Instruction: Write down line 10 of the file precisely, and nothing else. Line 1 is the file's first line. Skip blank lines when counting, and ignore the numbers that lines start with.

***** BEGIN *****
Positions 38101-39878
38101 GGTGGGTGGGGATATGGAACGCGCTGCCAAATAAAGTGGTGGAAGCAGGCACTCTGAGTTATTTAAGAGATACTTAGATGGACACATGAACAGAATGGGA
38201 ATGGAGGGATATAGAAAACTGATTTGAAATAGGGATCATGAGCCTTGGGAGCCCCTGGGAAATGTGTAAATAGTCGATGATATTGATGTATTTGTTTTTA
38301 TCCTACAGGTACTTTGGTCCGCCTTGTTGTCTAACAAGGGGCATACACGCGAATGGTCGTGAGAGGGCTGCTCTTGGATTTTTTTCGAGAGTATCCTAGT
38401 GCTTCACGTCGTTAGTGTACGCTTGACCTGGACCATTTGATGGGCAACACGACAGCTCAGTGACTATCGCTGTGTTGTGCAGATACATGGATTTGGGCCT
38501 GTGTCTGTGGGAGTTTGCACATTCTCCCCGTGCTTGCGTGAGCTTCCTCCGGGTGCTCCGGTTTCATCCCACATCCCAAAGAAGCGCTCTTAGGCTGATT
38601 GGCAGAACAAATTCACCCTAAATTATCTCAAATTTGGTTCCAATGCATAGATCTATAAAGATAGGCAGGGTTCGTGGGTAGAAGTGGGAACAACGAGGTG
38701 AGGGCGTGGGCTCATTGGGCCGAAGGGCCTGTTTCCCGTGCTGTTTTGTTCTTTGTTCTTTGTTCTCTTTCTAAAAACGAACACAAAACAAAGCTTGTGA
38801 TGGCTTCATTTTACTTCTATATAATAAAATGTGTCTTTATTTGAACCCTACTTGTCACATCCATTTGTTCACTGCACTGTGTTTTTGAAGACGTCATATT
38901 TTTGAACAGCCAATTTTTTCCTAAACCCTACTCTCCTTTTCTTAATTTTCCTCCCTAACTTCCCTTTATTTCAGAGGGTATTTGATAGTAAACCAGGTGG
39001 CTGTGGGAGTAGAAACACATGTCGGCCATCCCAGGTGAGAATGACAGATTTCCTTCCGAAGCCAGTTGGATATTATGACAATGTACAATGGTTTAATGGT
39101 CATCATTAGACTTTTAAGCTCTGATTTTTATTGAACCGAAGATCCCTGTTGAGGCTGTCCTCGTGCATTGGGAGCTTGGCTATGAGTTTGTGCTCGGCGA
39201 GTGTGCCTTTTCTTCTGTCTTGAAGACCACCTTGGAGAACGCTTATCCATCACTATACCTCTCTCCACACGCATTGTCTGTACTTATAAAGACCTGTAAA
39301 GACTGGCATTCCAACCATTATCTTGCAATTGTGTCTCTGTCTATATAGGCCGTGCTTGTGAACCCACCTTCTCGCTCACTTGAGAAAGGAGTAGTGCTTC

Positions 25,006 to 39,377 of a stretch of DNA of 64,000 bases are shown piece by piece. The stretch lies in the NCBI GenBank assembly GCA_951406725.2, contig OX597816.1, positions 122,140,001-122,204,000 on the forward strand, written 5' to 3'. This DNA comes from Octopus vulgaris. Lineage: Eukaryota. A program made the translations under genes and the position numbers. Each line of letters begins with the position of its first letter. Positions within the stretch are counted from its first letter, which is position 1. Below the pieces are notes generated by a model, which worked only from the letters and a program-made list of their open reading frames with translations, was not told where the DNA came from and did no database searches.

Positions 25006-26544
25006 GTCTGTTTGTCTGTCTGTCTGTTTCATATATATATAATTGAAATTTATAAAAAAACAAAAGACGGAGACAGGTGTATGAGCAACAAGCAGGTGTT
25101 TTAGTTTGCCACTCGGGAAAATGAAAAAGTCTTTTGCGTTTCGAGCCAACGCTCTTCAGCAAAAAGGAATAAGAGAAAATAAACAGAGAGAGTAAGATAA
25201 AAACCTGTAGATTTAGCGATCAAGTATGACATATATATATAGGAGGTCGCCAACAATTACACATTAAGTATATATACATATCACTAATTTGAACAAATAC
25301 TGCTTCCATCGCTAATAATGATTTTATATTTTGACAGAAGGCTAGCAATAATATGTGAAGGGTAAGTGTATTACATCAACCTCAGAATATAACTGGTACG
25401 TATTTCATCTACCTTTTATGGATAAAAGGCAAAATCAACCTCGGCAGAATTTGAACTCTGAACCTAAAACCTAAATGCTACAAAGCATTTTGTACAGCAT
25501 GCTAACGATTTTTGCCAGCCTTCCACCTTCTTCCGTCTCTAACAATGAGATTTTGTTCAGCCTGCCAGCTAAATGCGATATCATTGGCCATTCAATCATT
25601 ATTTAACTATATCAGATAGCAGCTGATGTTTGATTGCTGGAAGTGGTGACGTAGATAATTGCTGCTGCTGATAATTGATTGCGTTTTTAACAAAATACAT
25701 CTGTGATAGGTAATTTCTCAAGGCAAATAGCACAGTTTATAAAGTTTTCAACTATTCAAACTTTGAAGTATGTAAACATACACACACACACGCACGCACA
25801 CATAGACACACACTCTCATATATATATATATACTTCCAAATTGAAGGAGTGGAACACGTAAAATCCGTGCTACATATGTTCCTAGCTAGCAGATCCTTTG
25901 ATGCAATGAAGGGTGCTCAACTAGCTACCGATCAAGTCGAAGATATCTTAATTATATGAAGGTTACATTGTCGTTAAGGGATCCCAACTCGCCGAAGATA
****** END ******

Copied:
38901 TTTGAACAGCCAATTTTTTCCTAAACCCTACTCTCCTTTTCTTAATTTTCCTCCCTAACTTCCCTTTATTTCAGAGGGTATTTGATAGTAAACCAGGTGG